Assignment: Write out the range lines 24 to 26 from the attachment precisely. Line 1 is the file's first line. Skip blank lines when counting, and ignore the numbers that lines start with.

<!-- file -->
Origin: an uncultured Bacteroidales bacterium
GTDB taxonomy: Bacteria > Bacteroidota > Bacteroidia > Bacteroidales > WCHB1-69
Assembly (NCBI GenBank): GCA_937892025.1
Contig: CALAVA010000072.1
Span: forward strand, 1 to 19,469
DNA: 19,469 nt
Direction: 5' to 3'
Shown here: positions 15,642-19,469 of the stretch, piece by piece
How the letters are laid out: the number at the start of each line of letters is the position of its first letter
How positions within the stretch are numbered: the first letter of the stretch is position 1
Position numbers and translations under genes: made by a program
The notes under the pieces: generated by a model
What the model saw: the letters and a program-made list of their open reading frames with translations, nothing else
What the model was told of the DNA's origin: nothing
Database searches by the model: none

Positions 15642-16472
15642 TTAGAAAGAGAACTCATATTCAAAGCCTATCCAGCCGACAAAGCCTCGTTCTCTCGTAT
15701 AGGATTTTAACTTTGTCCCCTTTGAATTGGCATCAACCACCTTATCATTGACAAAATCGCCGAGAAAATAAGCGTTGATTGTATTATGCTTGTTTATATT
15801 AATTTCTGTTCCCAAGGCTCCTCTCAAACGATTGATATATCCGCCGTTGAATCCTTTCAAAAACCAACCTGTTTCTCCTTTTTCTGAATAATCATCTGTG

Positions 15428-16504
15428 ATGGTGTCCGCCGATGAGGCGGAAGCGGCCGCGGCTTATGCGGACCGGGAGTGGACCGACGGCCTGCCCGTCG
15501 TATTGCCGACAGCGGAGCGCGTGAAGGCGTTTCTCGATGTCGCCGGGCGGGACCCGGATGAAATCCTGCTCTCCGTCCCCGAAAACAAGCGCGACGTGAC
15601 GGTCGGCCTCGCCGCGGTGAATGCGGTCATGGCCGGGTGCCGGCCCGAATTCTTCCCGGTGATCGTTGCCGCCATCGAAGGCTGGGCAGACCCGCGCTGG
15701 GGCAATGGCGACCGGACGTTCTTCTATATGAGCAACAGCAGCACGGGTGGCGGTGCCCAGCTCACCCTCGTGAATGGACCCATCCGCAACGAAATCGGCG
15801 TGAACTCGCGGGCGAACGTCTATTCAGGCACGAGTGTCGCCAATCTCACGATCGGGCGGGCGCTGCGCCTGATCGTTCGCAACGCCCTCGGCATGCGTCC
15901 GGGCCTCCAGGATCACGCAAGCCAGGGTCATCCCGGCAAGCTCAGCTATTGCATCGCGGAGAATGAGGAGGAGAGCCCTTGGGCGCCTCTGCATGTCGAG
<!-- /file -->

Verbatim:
15701 GGCAATGGCGACCGGACGTTCTTCTATATGAGCAACAGCAGCACGGGTGGCGGTGCCCAGCTCACCCTCGTGAATGGACCCATCCGCAACGAAATCGGCG
15801 TGAACTCGCGGGCGAACGTCTATTCAGGCACGAGTGTCGCCAATCTCACGATCGGGCGGGCGCTGCGCCTGATCGTTCGCAACGCCCTCGGCATGCGTCC
15901 GGGCCTCCAGGATCACGCAAGCCAGGGTCATCCCGGCAAGCTCAGCTATTGCATCGCGGAGAATGAGGAGGAGAGCCCTTGGGCGCCTCTGCATGTCGAG